Recent advances in FEG gun technology, lens design, beam control (deceleration & filtering), detector design & spectrometer design have pushed the FEG SEM into imaging and analysis modalities that only a few years ago would have been unimaginable. For decades the limits of resolution for microanalysis were governed by the unbreakable link between probe size and probe current and the inability to get enough X-ray data from a small enough volume within a bulk sample. Applications examples from low kV, high spatial resolution microanalysis, STEM imaging at the single digit Angstrom level and STEM microanalysis will be discussed along with surface sensitive imaging and microanalysis with depth resolution approaching that of scanning Auger.

2:25 - 3:00  Recent Examples of Analytical (S)TEM Applications - Ray Twesten, Gatan

Computer automation, high-efficiency spectrometers, and high-speed detectors in combination with modern electron microscopes allow the routine acquisition of information rich, multi-dimensional data sets in a  simplified, automated manner. While software and automation allows routine acquisitiion of these data sets, obtaining quality data requires the understanding of the limits and tradeoffs inherent in the experiment. We will reference several case studies that serve to illustrate the strength and potential pit falls of these techniques with particular emphasis on the simultaneous acquisition of complementary signals (EELS, EDS, CL, Diffraction,....) in the (S)TEM.

3:00 - 3:40    Low Accelerating Voltage, X-ray Microanalysis: Benefits and Challenge - Peter McSwiggen, McSwiggen & Associates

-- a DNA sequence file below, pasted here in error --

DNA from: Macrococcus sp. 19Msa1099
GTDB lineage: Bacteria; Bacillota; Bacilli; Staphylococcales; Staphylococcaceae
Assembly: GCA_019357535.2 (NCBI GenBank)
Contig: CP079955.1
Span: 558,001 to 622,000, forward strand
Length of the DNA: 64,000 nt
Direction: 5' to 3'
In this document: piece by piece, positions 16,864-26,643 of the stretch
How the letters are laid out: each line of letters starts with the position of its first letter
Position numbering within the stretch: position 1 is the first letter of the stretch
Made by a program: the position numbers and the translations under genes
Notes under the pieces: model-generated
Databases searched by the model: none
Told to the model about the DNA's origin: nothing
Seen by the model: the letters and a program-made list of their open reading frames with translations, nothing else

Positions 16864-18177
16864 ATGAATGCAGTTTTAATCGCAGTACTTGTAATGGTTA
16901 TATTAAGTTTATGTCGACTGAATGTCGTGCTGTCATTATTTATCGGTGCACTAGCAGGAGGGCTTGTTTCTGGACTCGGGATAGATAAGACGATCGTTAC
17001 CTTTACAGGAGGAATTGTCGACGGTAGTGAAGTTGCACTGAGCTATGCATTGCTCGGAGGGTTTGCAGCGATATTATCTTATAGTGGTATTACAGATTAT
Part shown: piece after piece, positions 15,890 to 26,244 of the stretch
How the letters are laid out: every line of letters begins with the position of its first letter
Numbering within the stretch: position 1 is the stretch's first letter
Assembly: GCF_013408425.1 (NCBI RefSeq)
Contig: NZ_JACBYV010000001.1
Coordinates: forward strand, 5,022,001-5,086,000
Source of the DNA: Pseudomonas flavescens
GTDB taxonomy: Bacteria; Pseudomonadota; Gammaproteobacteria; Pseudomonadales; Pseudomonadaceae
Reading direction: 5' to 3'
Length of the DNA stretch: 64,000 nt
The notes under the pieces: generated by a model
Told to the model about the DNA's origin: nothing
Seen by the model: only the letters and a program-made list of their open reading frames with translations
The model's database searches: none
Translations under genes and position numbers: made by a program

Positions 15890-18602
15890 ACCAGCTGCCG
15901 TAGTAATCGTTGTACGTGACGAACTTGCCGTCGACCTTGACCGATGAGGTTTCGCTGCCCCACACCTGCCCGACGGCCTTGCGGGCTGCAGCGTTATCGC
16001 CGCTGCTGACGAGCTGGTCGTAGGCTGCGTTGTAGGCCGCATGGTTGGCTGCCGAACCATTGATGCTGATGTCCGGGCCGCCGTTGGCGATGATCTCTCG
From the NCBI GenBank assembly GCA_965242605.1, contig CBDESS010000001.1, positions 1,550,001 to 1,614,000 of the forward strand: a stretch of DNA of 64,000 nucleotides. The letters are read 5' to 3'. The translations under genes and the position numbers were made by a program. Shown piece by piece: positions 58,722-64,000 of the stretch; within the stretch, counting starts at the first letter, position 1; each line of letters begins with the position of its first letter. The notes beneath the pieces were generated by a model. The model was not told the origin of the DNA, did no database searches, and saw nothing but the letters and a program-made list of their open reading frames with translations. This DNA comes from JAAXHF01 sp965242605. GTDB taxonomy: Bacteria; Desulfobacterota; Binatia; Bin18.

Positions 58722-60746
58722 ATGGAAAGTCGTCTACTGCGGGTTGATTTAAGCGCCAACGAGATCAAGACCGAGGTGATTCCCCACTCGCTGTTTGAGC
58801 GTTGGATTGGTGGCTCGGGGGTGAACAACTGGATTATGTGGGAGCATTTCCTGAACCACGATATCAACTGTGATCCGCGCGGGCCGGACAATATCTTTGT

The development of the field emission (FE) electron gun has made it possible to generate extremely high electron densities and as a result, an electron beam that is up to a tenth the diameter of the conventional thermionic emission electron gun using a W filament or a LaB6 tip.  Now the challenge is to be able to take advantage of this smaller electron beam to provide X-ray analyses of more comparable size areas.  Using the typical operating conditions for X-ray microanalyses (15-25kV accelerating voltage), the electron beam scattering within the sample results in an analysis of up to a few microns.  However working at a low accelerating voltage, the amount of scatter is greatly reduced.  The optimum accelerating voltage that will produce the smallest analytical volume is typically around 5-8 kV, which in many materials will result in an analytical volume in the 200 – 500 nm range.  Working at low accelerating voltages, however, can produce a new set of challenges, include: (1) fewer available X-ray lines, (2) fewer X-rays are produce for a given beam, and (3) surface coatings have a greater impact on the measured counts. Low voltage analysis has become the challenge that light element analysis has been in the past.  However, as with light element analyses, these challenges can be overcome allowing for good quality, quantitative analyses of sub-micron features.

3:45               Q&A (Stump the Microscopists!) and Preview of Day 2 - JEOL/Gatan/UMD

4:00               Adjourn for the Day

Day 2 - Wednesday, November 6, 2013 

Practical Applications of Lectures from Previous Day 

8:00 - 9:00     Registration, Continental Breakfast

9:00 - 9:45     Basic Setup of TEM - Dr. Thomas Isabell, JEOL

9:55 - 10:30   Basic EELS and EF-TEM Data Acquisition and Analysis - Ray Twesten, Gatan

10:30 - 10:45 Break

10:45 - 11:35 STEM EELS Acquisition -  Ray Twesten, Gatan

11:40 -            Adjourn

Afternoon: Optional breakout for EELS users. 

This Event is For: Clark School • Graduate • Undergraduate • Faculty • Staff • Post-Docs